Microsoft Security Essentials is simply the best security program currently available for Windows computers. Installing MSE is on the short list of chores that I insist on doing for every computer I work on.
The license terms are being changed to permit it to be used by small businesses, although that’s not hugely significant since it has been used happily by small businesses all over the world ever since its release. […] continuedRead more
This is for anyone who might have been procrastinating. Look down in the lower right corner for the icon for your security program.
If you see the Windows Live OneCare icon (pictured above), it’s time to move on!
Take a minute to make sure your security software is running. If you’ve switched to Microsoft Security Essentials, look for the reassuring checkmark down by the clock.
Two people reported problems with MSE in the last couple of days – no icon visible and an error message when they tried to launch the program from the Start menu. […] continuedRead more
Starting on July 14, some Vista computers began displaying erroneous warning messages from the Windows Security Center. If you run Windows Live OneCare on a Vista machine, you may see a shield with an X in the lower right corner. Opening the Windows Security Center will display two warnings: “Windows Firewall is turned off,” and “Windows Live OneCare is on but is reporting its status to Windows Security Center in a format that is no longer supported.”
As long as OneCare is green, you are fully protected. […] continuedRead more
If you have a subscription to Windows Live OneCare, you are covered until the choices for security software are more clear towards the end of 2009. Keep using OneCare.
Your OneCare subscription will not expire. Starting last month, Microsoft began extending OneCare subscriptions automatically for six months for free. You’ll get an email to confirm that before your subscription expires. […] continuedRead more
On June 23, Microsoft will release a beta version of Microsoft Security Essentials, the free antivirus program that is replacing Windows Live OneCare.
Microsoft is now allowing journalists to write about the new program so a flurry of stories appeared today from people who have been testing it for the last month. […] continuedRead more
Windows Live OneCare will be completely off the market at the end of June (although Microsoft will continue to issue virus definition updates for another year). When Microsoft announced that it was killing OneCare, the company added that it would be releasing free antivirus software in 2009 based on its enterprise-level Forefront security engine. […] continuedRead more
I’ll mention a few ways that you can make a backup copy of your important files, but this is necessarily just an overview. Remember, the important things are:
[…] continued Read more
(1) you have a copy of your data stored somewhere besides its primary storage on your computer;
(2) you know what program you’re using to make the backup copy and you set it up correctly; and
(3) you know how to tell if the backup copy is being updated periodically.
You don’t have to leave Windows Live OneCare right away. It’s not broken and you don’t have to replace it. It will be supported until December 2010. Still, we can’t feel completely comfortable with a product that’s being taken off the market. You should consider switching to a current product when your OneCare subscription expires. […] continuedRead more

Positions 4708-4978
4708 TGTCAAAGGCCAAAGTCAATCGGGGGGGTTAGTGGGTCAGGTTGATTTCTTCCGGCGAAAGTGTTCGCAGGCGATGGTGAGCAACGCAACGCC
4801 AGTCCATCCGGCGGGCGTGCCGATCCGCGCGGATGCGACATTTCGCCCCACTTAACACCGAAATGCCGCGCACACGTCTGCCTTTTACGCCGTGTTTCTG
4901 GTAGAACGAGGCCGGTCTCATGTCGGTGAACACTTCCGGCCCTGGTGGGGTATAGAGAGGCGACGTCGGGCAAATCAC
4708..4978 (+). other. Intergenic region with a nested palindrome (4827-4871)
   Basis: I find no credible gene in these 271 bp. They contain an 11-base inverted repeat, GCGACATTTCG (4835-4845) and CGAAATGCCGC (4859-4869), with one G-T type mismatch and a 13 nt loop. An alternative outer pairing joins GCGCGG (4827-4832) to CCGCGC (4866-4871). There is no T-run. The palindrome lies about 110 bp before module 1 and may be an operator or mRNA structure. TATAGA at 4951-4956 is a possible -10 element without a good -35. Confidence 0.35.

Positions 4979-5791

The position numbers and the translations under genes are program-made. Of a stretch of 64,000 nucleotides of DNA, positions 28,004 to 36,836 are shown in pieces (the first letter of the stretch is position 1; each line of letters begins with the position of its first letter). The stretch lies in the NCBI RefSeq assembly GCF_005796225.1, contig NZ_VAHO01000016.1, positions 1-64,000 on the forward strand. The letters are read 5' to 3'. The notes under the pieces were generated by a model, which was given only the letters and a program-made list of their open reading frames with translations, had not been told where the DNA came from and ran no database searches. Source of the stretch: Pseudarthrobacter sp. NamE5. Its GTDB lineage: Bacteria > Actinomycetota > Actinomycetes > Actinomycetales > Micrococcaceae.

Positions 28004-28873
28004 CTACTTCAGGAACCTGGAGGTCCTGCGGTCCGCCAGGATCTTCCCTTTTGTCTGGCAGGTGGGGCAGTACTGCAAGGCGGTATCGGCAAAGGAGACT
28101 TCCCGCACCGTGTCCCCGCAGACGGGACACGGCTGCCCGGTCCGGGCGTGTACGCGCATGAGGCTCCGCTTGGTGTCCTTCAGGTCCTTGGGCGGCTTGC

Small businesses running Microsoft Small Business Server have not had an easy time finding antivirus software. Security suites designed for large companies are frequently complex, difficult to install and configure, and all too often require an inordinate amount of handholding.
On the other hand, every small business discovers a shortcoming of security software that is managed individually by each user: there’s always someone who doesn’t pay attention. As a consultant collecting an hourly fee, I’m reluctant to log onto each workstation in a client’s office individually every couple of weeks to check whether updates have been installed and whether virus definitions are up to date. These days though, the consequences of falling behind can be dire indeed. […] continuedRead more
Many people have strong religious convictions about antivirus and security programs for PCs. I’m guilty of that too but let me try to step back and give you a reasonably unbiased overview of where we are in 2009.Read more
One glitch in the SBS 2008 migration nagged at me – it didn’t make sense that the computers with the individual version of Windows Live OneCare were not reporting in to the SBS 2008 console, which tracks the security status of all the workstations on the network.
This is a sample of the new console for managing workstations in SBS 2008. […] continuedRead more
Let me leave a few notes behind about some of the glitches during the migration from SBS 2003 to SBS 2008. I don’t have many answers but perhaps it will help someone to know that I’m able to commiserate with them. (Loyal clients – this is not aimed at you and it won’t help you get your work done. […] continuedRead more
Information will be coming out rapidly to fill in the details of Microsoft’s surprising announcement yesterday. Over in the OneCare forum, someone pointed out to me that the OneCare blog post says: “Microsoft has committed to making sure you are protected for the life of your subscription.”
That probably means that OneCare will be kept current and fully updated at least through June 2010. […] continuedRead more
Microsoft announced today that it will deliver free antivirus and anti-spyware software for all Windows computers, beginning in the second half of 2009. […] continuedRead more